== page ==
IEM San Jose Day 1 Roundup: Questions and Answers

by theScore Staff Nov 21 2015
Thumbnail image courtesy of n/a / ESL Twitch

Day 1 of IEM San Jose is officially in the books, and in some ways it left us with more questions than answers.

Team SoloMid's new start studded roster emerged victorious over an LGD Gaming squad that suffered a new low, while the methodical Counter Logic Gaming dismantled the Unicorns of Love's revamped roster. None of the games were pretty and not all of our questions were answered, but we did learn some lessons about what to expect tomorrow.

What happened to LGD? Can the Unicorns of Love get better with practice? Will Hauntzer continue to deliver for Team SoloMid?

Here are some of the takeaways from Day 1.

The Fallen: UoL and LGD’s Disasters

For every team that moves on, one must go home.

LGD Gaming continued their shocking fall from the top, and their last chance to save face was an unmitigated disaster. In terms of rotations and objective decisions, LGD Gaming looked completely lost on the map. The individual skill of imp and Pyl was evident at times, but overall there were next to no positives to take away for LGD's performance. Poor understanding of the pick-ban and flawed team communication were the twin failings of LGD today.

This latest loss all but signals that significant roster changes are on the horizon for the reigning LPL champions, who have gone from potential world champion contender to social media whipping boy in just a few short months.

It was a similar story for the Unicorns of Love, whose new roster’s debut was less than ideal.

First and foremost, their pick ban was a train wreck. They blind picked champions such as Kassadin and Gangplank into direct counters, completely ignored Gragas despite Xmithie’s top tier play on the champion and crafted poor team compositions.

Furthermore, the lack of synergy across the board was apparent. Granted, this roster is still very new, but it’s a point of concern moving forward. Hylissang, Vizicsacsi and Gilius tried to make plays, but it was at a stark contrast to the Fox and Steeelback's passive play. Even worse, the pairing of Hylissang and Gilius was completely out of synch, an unfortunate trend which has carried over from the jungler’s previous tenure on UoL. Multiple times Hylissang went to place deep wards all by his lonesome, and got picked off for his efforts.

So, it was an inauspicious debut for UoL and all but the final nail for LGD — not exactly the best way to start the off season.

Leading the Charge: The New and the Old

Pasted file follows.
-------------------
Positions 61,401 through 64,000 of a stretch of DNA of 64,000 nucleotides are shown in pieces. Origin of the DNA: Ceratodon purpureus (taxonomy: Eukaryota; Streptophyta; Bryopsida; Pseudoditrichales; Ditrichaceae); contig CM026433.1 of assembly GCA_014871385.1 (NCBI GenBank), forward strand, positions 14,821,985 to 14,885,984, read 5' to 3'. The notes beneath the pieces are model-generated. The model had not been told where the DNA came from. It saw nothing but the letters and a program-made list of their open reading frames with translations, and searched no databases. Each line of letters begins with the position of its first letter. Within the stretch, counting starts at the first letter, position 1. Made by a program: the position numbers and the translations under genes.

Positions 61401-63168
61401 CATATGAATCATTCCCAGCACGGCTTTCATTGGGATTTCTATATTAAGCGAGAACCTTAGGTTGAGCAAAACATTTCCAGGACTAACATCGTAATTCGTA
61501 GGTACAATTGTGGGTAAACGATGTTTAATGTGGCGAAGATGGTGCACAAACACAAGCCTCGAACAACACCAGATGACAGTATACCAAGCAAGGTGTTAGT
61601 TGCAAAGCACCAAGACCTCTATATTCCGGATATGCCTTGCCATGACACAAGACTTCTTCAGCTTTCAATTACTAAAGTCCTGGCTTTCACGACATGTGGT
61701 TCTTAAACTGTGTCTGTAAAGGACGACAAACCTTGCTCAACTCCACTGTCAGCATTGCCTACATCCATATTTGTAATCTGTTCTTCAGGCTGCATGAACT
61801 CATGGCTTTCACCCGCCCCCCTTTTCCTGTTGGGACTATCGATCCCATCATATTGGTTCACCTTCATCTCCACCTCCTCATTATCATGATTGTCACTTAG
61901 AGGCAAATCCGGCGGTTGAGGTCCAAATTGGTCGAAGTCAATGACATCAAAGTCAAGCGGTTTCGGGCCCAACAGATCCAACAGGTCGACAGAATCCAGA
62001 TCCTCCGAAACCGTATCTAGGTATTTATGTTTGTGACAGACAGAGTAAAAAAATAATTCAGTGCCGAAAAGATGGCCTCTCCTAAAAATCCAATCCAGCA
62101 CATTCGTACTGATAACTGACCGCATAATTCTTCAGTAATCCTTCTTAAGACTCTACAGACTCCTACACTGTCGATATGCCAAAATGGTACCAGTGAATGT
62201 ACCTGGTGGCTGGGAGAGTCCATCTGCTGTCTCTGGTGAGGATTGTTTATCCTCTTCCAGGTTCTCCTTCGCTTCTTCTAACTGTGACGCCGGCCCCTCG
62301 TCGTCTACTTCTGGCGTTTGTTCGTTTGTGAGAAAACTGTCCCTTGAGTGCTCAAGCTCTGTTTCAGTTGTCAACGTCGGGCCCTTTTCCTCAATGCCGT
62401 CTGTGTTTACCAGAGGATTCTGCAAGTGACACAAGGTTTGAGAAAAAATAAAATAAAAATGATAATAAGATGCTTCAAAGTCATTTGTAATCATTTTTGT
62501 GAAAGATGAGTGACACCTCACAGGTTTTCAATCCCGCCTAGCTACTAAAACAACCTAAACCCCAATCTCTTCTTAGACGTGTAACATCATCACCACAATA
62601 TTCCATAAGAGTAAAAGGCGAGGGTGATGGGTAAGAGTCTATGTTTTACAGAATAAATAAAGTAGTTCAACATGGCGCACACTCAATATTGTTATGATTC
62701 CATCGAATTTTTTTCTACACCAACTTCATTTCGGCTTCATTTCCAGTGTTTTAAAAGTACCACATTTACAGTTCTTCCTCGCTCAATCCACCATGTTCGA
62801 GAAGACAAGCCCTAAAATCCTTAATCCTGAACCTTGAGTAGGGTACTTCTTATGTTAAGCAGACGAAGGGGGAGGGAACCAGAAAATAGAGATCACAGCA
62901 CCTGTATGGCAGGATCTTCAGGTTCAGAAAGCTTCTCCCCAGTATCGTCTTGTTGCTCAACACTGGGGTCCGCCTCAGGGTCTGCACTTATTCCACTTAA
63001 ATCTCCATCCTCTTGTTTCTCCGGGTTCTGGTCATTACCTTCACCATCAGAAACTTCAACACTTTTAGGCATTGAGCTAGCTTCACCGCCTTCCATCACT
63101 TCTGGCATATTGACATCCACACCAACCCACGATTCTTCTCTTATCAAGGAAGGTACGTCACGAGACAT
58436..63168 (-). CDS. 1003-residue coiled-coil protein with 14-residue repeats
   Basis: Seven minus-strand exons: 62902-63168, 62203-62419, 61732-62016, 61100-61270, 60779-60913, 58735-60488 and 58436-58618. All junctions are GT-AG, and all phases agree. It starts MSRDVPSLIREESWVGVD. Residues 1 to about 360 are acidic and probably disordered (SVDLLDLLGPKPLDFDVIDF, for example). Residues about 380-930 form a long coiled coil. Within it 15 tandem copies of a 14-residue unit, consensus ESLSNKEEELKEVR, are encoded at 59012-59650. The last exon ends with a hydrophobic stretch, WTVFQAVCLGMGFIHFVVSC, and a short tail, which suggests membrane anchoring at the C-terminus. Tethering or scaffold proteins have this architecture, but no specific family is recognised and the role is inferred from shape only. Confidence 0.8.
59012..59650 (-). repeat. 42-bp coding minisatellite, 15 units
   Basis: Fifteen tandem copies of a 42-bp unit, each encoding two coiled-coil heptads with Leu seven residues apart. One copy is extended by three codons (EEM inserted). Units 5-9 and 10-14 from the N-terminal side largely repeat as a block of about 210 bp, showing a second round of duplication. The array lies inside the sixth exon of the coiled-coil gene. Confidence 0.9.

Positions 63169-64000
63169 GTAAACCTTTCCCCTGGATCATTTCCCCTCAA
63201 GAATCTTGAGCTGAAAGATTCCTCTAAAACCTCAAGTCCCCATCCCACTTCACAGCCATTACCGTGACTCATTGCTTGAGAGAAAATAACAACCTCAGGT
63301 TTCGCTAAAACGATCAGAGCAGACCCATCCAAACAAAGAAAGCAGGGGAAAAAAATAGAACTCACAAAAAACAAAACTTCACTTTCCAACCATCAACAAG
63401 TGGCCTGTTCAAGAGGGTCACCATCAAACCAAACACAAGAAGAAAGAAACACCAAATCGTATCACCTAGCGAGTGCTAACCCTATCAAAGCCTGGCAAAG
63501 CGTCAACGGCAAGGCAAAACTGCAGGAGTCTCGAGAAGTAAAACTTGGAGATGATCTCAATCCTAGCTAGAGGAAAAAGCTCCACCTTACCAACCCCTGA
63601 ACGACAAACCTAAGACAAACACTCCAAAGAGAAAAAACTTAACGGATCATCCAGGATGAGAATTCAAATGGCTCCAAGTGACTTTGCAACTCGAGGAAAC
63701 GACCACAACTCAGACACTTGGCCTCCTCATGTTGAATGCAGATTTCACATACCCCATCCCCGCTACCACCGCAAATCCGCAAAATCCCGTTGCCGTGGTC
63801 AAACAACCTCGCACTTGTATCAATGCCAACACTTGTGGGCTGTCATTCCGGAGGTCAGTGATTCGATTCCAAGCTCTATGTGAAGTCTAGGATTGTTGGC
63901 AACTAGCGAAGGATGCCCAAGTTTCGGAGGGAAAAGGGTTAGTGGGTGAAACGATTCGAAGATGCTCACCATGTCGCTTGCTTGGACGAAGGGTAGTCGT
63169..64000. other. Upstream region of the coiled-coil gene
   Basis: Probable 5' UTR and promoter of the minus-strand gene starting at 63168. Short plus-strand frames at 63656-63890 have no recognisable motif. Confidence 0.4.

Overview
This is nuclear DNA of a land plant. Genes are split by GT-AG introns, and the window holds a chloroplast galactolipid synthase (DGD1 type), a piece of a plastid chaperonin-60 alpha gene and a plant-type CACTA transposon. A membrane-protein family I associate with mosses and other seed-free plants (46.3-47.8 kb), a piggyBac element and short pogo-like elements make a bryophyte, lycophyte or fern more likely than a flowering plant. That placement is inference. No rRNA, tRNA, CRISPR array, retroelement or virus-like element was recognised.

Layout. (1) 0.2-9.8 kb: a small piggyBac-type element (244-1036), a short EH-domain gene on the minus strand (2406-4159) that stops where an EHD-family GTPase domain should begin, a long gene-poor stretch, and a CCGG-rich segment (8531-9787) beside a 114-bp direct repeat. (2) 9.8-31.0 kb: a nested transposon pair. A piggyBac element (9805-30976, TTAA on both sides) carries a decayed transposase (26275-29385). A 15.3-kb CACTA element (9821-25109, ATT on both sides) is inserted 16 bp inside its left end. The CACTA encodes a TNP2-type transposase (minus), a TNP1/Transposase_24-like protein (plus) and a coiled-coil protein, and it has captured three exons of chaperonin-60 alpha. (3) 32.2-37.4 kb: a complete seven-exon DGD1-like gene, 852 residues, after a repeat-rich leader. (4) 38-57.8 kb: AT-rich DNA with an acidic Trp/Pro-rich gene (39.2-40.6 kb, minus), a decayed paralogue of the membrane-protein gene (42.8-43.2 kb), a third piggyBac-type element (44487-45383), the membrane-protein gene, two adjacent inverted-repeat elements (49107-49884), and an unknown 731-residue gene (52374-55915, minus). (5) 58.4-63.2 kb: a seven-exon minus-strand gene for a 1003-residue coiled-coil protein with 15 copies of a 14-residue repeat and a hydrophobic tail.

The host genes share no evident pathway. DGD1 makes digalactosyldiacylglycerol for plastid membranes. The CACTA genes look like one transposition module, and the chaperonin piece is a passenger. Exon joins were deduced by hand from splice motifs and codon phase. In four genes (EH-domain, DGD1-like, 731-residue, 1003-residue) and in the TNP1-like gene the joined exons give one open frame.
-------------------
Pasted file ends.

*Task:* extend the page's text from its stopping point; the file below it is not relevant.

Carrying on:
With so many questions surrounding the North American teams' new rosters, it was nice to get some early answers. Both teams emerged victorious, but for very different reasons.

For Team SoloMid, it was the new that proved their worth. Hauntzer was saddled with the unenviable position of taking over Dyrus' spot on a TSM squad which has a notoriously rabid fanbase. Well, never let it be said that he doesn’t rise to the occasion, because he did his job and then some.

Not only did Hauntzer combine with Svenskeren for back-to-back First Bloods, he didn’t so much as blink an eye when Flame was subbed out for Acorn, happily dominating lane regardless. Considering that TSM’s shotcalling was a bit of a mess and both Bjergsen and Doublelift had awkward moments (especially in Game 1), Hauntzer’s play was all TSM could ask for out of their new top laner — reliable.

His massive Gnar ultimate in the top lane of Game 2 onto imp and GODV, which slammed the door on LGD’s attempted comeback, was just the icing on the cake. Hauntzer’s 11/7/11 scoreline obscures the fact that for a debut performance on a new team, he delivered.

On Counter Logic Gaming, it wasn’t what was new that paved the path to victory, but what had stayed the same. Xmithie in particular was the standout on CLG, never wavering from his methodical style and allowing Stixxay and HuHi the opportunity to get comfortable on stage. His early ganks and map dominance set CLG up for success and his great Explosive Casks spoon fed kills to Stixxay and HuHi.

Darshan was also impressive, handily besting Vizicsacsi in lane and punishing UoL’s indecision with relentless split pushing. Finally, CLG was the most decisive and in-control team of the day in terms of shot calling, clearly staying vocal even in tense moments. The new players didn’t miss a beat in the turnaround fights in Game 2. Yes, it wasn’t perfect, but at least they were all on the same page.

Looking to Day 2: The True Tests

Having just praised the virtues of CLG and TSM, it’s still worthwhile to take a moment to consider that today’s results are certainly not conclusive. Given the clear failures of both LGD and UoL to show up, both match victories should be taken with more than a grain of salt.

The event patch in terms of core strategy is nowhere close to what we will see moving forward in 2016, and there were clear flaws in both TSM and CLG. Facing Origen and the Jin Air Green Wings tomorrow should, in theory, be a much better test of both of the North American teams.

Both Origen and Jin Air's strengths should stack up qwll against their respective opponents. SoHwan will provide much stiffer competition for Darshan than Vizicsacsi did today, preventing him from snowballing in a similar fashion. Similarly, Niels is more than a match for Doublelift and sOAZ should keep a much better reign on Hauntzer, while the PowerofEvil/Amazing duo will provide a hurdle for Bjergsen/Svenskeren.

Hopefully, these similarities will make for a much more competitive day of League when Day 2 arrives.

Nic Doucet is a News Editor for theScore eSports. You can follow him on Twitter.